This is the new NHS that you the Liberal Democrats are enabling the Conservatives to create. It is not going to be better, choice of providers will not be given to the new commissioning groups. The corporate lawyers will run riot and there will be massively escalating costs in the tendering process. The legal challenge and threat of litigation will become the driver of the process and not choice or quality of the provider.

    Add in the conflict of interests between the commissioning groups and their business groups. The whole system is a horrible mess and will not better. The current problems that the NHS are facing and being highly criticised about will not be put right by the changes that are happening.

    The Liberal Democrats have latterly showed some spirit in not allowing everything through the Conservatives wanted. If they do no stop Hunts regulations, the Liberal Democrats will pay a heavy price at the next election. A 340,000 signature shows the concern. The Liberal Democrats ignore this issue at their peril.

    I find it worrying that the contributions on this thread choose not to recognise any of the problems.

    When this comes out to play and NHS health care is severly rationed because of the costs of the competitive process has shredded the money that should be used for health care the electorate will not forgive. It is not just about the who provides the care.

  • So we are ruled by opinion polls are we? But did the LibDems or their Conservative colleagues put their plans for NHS commercialisation to the electorate? The answer of course is No. The LibDems (along with the Conservatives) had no mandate whatsoever for what they have done to the NHS. And well they know it, for it is a very very sensitive subject in the LibDem Party. I, for one, am a democrat. If you, as a political party want to make massive (yes massive) changes to the way the NHS is run then fair enough – put it to the electorate for their approval, get the voters’ approval and then go ahead with your plans. But the LibDems didn’t do that; prior to the 2010 they promised voters that there would be no upheaval in the health service. Post-election LibDem MPs suddenly became keen converts to the thoughts of the rather idiosyncratic Mr Andrew Lansley. The voters and the LibDem party members didn’t get a look in. If this is an inaccurate account of what happened I am sure someone will put the record straight for me!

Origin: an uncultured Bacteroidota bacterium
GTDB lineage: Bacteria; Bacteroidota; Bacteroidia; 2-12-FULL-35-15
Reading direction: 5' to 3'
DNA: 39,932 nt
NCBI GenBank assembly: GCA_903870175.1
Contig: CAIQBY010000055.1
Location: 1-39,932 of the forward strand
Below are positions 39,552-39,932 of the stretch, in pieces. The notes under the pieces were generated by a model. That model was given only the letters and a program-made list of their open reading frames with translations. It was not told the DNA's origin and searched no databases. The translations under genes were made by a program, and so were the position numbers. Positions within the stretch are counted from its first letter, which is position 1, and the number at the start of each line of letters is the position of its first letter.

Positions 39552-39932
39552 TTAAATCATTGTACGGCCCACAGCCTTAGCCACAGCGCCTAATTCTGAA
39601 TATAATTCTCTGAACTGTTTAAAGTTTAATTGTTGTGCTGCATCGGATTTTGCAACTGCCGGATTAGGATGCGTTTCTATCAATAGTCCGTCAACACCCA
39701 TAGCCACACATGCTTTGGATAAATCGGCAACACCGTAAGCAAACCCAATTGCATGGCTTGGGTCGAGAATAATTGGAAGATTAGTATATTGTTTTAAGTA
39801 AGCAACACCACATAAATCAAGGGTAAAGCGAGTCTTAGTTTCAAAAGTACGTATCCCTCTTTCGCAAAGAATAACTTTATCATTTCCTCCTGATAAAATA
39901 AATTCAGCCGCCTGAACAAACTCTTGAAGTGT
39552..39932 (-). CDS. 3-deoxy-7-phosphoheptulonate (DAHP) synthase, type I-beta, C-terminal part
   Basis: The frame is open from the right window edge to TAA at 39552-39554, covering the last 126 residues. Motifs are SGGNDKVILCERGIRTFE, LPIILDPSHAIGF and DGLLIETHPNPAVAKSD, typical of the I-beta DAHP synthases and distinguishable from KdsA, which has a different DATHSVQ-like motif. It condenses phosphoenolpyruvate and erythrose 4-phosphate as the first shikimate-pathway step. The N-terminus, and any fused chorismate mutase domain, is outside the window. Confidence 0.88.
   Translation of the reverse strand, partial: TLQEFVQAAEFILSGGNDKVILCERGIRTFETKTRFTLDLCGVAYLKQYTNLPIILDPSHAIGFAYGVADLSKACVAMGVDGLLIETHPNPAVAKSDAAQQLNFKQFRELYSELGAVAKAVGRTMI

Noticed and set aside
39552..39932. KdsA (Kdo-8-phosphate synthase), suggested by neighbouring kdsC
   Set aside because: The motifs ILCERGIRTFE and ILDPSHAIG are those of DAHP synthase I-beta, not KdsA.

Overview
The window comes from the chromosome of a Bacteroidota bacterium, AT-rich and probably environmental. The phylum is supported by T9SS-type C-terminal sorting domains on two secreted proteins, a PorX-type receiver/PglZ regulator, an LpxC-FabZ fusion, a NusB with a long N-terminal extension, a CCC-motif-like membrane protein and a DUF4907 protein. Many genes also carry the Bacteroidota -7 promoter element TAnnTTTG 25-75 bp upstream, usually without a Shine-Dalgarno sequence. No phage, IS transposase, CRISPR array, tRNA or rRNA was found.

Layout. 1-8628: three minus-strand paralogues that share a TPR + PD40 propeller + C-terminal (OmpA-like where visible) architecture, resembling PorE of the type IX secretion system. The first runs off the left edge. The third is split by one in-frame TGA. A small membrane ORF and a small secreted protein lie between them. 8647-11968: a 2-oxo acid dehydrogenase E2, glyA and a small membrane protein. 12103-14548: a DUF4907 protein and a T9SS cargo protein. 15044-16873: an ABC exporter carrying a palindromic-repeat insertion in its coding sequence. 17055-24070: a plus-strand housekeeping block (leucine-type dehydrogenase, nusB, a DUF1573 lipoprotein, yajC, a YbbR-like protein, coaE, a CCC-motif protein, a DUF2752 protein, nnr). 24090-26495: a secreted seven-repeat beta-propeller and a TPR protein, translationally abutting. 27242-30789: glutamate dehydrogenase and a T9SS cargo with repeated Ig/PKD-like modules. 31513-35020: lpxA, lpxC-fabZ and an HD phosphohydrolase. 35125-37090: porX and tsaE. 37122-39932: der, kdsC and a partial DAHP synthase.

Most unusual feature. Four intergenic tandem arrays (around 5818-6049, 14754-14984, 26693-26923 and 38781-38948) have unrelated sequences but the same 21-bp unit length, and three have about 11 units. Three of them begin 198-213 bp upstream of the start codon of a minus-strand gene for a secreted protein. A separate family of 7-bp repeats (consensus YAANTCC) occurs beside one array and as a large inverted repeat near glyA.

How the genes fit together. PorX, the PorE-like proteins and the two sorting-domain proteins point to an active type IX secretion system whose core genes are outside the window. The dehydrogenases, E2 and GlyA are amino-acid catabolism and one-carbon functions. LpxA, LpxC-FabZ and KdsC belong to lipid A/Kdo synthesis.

• Simon McGrath 19th Mar '13 - 10:21pm

    @Peter – not actually a slam dunk case against private providers is it? Part of the contracts could include training. There is an issue about small hospitals needed to move people to intensive care sometimes but that happens with NHS as well.
    @Foregone Conclusion – you appear to have reached one already .

    @Jack Timms – you are right , there are sometimes problems with private providers. But i don’t see how that is an argument against private provision in toto any more than the many scandals in public sector provision is against public provision.

  • Simon, if you think this Tory lead government will require basic treatments be run by a University lead teaching hospital or equivalent I think you are deluded.

  • Tom Papworth 19th Mar '13 - 10:53pm


    To describe “The criticism that is coming the NHS way [as] part of a PR blitz by Jeremy Hunt” ignores the fact that the NHS has consistently under performed the most of the developed world (not just the US) for decades. The fact that you rely upon extracts from a newspaper while Simon cites The Lancet is significant.